Monthly Archives: February 2012

EPW on the RIL-ETV-TV18 deal-within-a-deal

In the latest issue of the Economic & Political Weekly, Paranjoy Guha Thakurta and Subi Chaturvedi weigh in on the nearly forgotten RIL-ETV-TV18 deal, which gives India’s biggest business house control over India’s biggest business news channel, a clutch of news channels, online properties and magazines:

“If international best practices are to be followed, cross-media restrictions should be put in place to prevent large groups from owning stakes across several media, such as print, newspapers, television, radio and the internet. In the US, restrictions place a limit on the market-share available to one entity and that prevents newspaper/broadcast cross-ownership in the same market.

“In France and Canada, a “two out of three” law prevails, whereby companies can only own two of three of the following: terrestrial television services, radio services and daily newspapers. In the UK, the ownership of both newspapers and radio stations, and of both television channels and newspapers in the same area, is prohibited….

“The uniqueness of India’s “mediascape” suggests that while restrictions may be desirable, the safeguards deemed appropriate may not precisely be those that apply in other countries. The TRAI has suggested that a detailed market analysis be conducted by the I&B Ministry in order to ascertain which safeguards would be most appropriate in the Indian context.

“Restrictions on cross-media ownership and control will certainly be resisted staunchly by the big conglomerates in India which own properties across media types and segments. These groups would be vociferous in their criticism of any step to move towards regulation of corporate “groups” or “conglomerates” as opposed to specific “entities” – they would resist such moves tooth and nail.

“Any attempt to impose cross-media restrictions on ownership and control would be dubbed as ‘heavy-handed government censorship’, ‘a return to the bad days of the Emergency’, and a ‘reversion to the infamous licence control raj. The government will invarialy be accused of trying to constrain the media because the media is critical of those in positions of power and authority.

“The argument that since cross-media restrictions exist in advanced capitalist countries with developed media markets, such restrictions should also exist in India, will be countered by claims that since India is a developing country, any restrictions on ownership and control would stifle the media’s growth potential.”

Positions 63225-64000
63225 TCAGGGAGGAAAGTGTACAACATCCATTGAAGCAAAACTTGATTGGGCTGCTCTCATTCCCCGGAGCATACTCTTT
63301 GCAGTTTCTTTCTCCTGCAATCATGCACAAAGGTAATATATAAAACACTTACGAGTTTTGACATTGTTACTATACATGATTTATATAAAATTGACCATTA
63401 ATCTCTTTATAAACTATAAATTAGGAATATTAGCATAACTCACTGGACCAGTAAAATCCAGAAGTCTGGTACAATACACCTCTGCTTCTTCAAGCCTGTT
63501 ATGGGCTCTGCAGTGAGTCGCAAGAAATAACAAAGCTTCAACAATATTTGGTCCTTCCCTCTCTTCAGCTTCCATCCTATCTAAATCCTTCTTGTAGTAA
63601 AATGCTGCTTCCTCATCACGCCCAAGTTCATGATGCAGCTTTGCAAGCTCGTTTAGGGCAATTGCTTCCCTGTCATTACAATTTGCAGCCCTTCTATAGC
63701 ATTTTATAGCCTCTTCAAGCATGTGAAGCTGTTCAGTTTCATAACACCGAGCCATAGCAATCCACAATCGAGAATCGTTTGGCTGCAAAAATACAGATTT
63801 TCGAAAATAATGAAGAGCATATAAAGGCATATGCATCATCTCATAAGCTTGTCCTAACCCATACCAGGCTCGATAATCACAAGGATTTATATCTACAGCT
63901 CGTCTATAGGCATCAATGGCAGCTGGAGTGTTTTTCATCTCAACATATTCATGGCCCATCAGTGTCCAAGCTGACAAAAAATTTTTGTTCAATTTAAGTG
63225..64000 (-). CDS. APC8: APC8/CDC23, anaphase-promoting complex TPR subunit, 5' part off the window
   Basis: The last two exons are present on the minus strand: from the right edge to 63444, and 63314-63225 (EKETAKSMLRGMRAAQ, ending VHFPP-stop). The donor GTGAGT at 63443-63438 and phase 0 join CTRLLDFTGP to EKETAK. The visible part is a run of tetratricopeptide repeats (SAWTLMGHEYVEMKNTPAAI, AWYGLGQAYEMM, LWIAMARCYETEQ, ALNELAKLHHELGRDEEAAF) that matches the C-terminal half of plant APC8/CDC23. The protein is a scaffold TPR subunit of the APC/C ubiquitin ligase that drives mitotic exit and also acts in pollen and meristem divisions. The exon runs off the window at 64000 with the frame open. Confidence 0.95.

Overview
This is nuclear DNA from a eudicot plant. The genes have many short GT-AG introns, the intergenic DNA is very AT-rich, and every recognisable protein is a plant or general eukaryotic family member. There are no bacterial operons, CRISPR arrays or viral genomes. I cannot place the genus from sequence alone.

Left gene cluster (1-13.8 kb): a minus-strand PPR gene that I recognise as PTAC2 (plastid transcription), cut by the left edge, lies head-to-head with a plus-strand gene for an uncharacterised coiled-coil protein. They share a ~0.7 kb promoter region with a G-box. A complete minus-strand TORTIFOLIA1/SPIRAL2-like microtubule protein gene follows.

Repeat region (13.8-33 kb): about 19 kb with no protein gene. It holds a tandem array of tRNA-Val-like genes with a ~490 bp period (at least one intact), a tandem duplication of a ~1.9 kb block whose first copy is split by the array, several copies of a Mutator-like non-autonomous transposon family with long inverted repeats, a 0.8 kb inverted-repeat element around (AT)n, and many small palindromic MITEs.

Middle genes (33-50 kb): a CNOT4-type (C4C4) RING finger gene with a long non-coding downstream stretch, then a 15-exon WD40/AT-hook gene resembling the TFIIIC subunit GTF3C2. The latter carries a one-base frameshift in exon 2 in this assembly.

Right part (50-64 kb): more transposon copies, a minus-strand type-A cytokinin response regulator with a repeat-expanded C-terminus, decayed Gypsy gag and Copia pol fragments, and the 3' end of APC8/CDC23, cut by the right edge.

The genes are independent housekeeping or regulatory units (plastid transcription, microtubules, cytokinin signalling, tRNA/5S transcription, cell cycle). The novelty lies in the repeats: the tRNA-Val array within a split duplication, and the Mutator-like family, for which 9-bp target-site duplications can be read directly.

Read the full article: Corporatisation of the media

Also read: Mint says SEBI looking into RIL-Network18/TV18-ETV deal

Rajya Sabha TV tears into RIL-Network18-ETV deal

Will RIL-TV18-ETV deal win SEBI, CCI approval?

The sudden rise of Mukesh Ambani, media mogul

The Indian Express, Reliance & Shekhar Gupta

Niira Radia, Mukesh Ambani, Prannoy Roy & NDTV

ET joins Mint, has questions on RIL-ETV-TV18 deal

This is the chief minister, and here’s the news

Karnataka chief minister D.V. Sadananda Gowda inaugurates the Kannada news channel, Public TV, in Bangalore on Sunday by reading a news item from a laptop computer. The channel is headed by H.R. Ranganath, the son of a southern railway employee in Mysore, who rose to be editor of Kannada Prabha and Suvarna News.

PhotographKarnataka Photo News

Also readIs there space for another Kannada news channel?

TOI bossman Samir Jain wants a Man Friday

Samir Jain, the scarily reclusive bossman of The Times of India group—neither seen nor heard by lesser mortals in the newsroom—makes a rare appearance on the pages of the paper, through an advertisement for an executive secretary, with a copy of his visiting card.

Also read: When Samir Jain served a thali

Jug Suraiya on Samir Jain among others

Why is Rupert Murdoch taking on Samir Jain?

What Raghav Bahl could learn from Samir Jain

Porngate: How BJP MLA blacked out TV, papers

A battle royale has broken out between the two leading Kannada news channels over who broke the porn video scandal, involving ministers in the BJP’s “gateway to the south”, Karnataka.

Market leader TV9 ran a news item on its 9 pm primetime news show on Wednesday, complete with a visual of its head honcho, Mahendra Mishra. The news item contained an interview with its cameraman in the legislature who caught the ministers prying into their cellphones and who then sent off an SMS to the reporter, Laxman Hoogar.